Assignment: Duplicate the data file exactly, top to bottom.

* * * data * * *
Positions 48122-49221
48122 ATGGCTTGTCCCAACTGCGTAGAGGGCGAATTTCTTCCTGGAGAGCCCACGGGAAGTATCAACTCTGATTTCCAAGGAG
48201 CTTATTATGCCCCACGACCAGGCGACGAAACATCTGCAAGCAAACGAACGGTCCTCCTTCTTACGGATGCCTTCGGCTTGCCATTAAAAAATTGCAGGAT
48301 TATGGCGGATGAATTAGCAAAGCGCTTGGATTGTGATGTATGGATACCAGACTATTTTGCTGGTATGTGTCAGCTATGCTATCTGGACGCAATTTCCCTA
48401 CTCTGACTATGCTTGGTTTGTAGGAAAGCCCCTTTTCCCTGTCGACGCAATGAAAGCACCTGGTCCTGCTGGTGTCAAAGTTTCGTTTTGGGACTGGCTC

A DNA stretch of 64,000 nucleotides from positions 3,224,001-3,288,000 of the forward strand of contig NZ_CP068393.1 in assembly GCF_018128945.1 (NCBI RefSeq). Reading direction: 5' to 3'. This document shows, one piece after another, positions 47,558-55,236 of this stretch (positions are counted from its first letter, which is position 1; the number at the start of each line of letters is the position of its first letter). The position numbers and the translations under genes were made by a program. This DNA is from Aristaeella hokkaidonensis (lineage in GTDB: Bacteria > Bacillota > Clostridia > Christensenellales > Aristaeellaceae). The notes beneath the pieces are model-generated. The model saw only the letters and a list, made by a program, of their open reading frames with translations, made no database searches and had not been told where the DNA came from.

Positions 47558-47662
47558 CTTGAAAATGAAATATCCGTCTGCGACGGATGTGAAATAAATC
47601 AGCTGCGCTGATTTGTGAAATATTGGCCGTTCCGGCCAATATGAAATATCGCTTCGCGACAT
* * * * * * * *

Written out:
Positions 48122-49221
48122 ATGGCTTGTCCCAACTGCGTAGAGGGCGAATTTCTTCCTGGAGAGCCCACGGGAAGTATCAACTCTGATTTCCAAGGAG
48201 CTTATTATGCCCCACGACCAGGCGACGAAACATCTGCAAGCAAACGAACGGTCCTCCTTCTTACGGATGCCTTCGGCTTGCCATTAAAAAATTGCAGGAT
48301 TATGGCGGATGAATTAGCAAAGCGCTTGGATTGTGATGTATGGATACCAGACTATTTTGCTGGTATGTGTCAGCTATGCTATCTGGACGCAATTTCCCTA
48401 CTCTGACTATGCTTGGTTTGTAGGAAAGCCCCTTTTCCCTGTCGACGCAATGAAAGCACCTGGTCCTGCTGGTGTCAAAGTTTCGTTTTGGGACTGGCTC

A DNA stretch of 64,000 nucleotides from positions 3,224,001-3,288,000 of the forward strand of contig NZ_CP068393.1 in assembly GCF_018128945.1 (NCBI RefSeq). Reading direction: 5' to 3'. This document shows, one piece after another, positions 47,558-55,236 of this stretch (positions are counted from its first letter, which is position 1; the number at the start of each line of letters is the position of its first letter). The position numbers and the translations under genes were made by a program. This DNA is from Aristaeella hokkaidonensis (lineage in GTDB: Bacteria > Bacillota > Clostridia > Christensenellales > Aristaeellaceae). The notes beneath the pieces are model-generated. The model saw only the letters and a list, made by a program, of their open reading frames with translations, made no database searches and had not been told where the DNA came from.

Positions 47558-47662
47558 CTTGAAAATGAAATATCCGTCTGCGACGGATGTGAAATAAATC
47601 AGCTGCGCTGATTTGTGAAATATTGGCCGTTCCGGCCAATATGAAATATCGCTTCGCGACAT